What you have in common with Thomas Keller: In-N-Out
Google “Thomas Keller” and you’ll turn up 774,000 results. So what can I tell you that you don’t already know about the celebrity chef who made Yountville a town worthy of food pilgrimage? Well, there’s the In-N-Out thing. Google “Thomas Keller and In-N-Out Burgers” and you’ll get only 32, 600 results. Which means, by my quick calculations, that many of you may not know that the VFC (very famous chef) who “invented” such dishes as oysters and pearls (oysters set in savory tapioca) and salmon tartare cornets (fashioned after ice cream cones) also really likes In-N-Out burgers. His standard order? Standard cheeseburger, fries well-done (“Because,” he says, “at least then they’re crisp.”). Nothing animal-style for TK.
Keller has been on a coast-to-coast book tour celebrating the release of his latest big, glossy book, Under Pressure, devoted to demystifying the art and science behind sous-vide cooking, which is essentially a fancy version of boil-in-the-bag cookery. The book looks like his first two (The French Laundry Cookbook and Bouchon) in size, with the same gorgeous photography by Deborah Jones. And though Keller may be appearing on the Today show, at the local Sur la Table and in bookstores all across America, he’s quick to say that this is not a book for home cooks. And he’s not lying, either. This is a book for professionals and enthusiasts, and for the select few out there who will shell out the $2900 for the necessary equipment.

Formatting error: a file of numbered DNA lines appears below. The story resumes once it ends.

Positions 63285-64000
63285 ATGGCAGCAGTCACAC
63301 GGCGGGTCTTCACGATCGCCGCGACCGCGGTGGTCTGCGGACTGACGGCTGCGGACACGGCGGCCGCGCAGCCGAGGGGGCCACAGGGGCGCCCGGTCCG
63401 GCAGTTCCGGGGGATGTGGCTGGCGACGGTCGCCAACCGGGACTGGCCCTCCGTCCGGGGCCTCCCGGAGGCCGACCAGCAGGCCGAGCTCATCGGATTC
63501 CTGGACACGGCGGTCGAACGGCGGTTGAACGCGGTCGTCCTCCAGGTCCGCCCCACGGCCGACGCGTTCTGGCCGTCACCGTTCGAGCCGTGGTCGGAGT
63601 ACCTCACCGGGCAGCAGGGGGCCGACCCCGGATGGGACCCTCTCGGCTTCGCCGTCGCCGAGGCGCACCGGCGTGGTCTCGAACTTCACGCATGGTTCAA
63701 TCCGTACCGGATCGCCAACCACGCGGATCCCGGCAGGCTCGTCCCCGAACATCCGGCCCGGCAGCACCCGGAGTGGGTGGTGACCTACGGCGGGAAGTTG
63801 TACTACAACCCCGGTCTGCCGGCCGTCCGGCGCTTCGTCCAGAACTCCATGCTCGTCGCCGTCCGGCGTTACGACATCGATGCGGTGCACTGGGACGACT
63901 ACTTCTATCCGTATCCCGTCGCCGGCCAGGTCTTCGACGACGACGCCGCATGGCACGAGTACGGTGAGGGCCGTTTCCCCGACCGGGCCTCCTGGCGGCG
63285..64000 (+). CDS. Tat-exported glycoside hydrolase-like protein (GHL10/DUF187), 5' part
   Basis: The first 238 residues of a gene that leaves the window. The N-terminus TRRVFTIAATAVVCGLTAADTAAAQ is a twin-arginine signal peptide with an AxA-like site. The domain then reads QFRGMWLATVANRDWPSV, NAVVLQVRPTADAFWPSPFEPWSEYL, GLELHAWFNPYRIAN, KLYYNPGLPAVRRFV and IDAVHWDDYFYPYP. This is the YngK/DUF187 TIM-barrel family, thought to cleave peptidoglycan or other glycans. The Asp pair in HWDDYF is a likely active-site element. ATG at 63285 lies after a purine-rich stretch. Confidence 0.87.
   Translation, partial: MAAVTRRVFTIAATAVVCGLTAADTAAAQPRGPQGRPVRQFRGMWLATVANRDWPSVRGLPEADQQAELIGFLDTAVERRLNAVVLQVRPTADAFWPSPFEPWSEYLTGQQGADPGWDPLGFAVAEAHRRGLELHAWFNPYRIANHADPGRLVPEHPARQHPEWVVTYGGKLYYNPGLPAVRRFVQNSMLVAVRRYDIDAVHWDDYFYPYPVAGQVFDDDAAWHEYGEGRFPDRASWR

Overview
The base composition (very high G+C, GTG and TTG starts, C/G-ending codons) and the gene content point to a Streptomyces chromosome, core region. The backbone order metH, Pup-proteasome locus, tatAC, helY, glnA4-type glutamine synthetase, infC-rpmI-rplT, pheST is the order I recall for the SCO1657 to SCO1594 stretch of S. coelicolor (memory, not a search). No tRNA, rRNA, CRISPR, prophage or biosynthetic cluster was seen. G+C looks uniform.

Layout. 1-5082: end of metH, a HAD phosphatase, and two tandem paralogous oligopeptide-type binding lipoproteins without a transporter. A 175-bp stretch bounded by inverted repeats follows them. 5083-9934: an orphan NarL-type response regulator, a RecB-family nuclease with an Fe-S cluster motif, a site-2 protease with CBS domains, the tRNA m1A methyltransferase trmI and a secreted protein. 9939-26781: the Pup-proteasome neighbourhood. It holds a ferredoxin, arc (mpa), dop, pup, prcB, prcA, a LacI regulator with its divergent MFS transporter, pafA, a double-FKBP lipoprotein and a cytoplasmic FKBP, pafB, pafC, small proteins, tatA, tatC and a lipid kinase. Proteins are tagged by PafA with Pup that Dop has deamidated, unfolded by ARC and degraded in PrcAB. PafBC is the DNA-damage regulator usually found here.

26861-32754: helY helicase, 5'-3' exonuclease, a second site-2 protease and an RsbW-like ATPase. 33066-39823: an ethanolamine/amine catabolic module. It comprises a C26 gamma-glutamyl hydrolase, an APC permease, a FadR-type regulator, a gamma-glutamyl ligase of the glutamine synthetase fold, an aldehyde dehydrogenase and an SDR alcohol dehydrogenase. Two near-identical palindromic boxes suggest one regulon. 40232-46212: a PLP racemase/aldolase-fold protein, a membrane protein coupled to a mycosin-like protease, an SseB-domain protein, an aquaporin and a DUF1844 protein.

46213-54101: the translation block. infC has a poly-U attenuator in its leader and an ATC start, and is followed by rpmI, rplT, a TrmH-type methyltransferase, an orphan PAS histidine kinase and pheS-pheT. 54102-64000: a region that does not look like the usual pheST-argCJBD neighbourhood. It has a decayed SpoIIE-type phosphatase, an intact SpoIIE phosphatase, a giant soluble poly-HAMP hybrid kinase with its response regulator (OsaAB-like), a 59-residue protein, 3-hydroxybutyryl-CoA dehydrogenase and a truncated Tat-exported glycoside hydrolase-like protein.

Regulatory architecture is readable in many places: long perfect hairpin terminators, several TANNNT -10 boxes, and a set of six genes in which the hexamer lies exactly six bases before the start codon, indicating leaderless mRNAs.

Home cooks should wait for his next cookbook, slated for release next fall, that draws from the approachable recipes of Ad Hoc, his casual restaurant down the street from French Laundry that serves one set home-style menu nightly. And what else does the Keller have on his plate? A second Bouchon Bistro will soon be opening in Beverly Hills and he’s still trying to get his "Burgers and Half Bottles" project off the ground in Yountville. But what about something here in SF? Says Keller, “It’s a special city, and we came close to having something here last year. I love San Francisco as much as I love New York, but it just has to be the right thing.” Until Keller opens something in our fair city, the chef steers us towards his favorite places in town: Delfina, Quince, La Taqueria and Chez Panisse, which he says, “Keeps getting better. There aren’t a lot of places that could put a perfect peach on a plate and call it dessert. Alice has standards, and everyone works to meet those standards every day.” Standards—something we’re pretty sure Thomas Keller knows all about.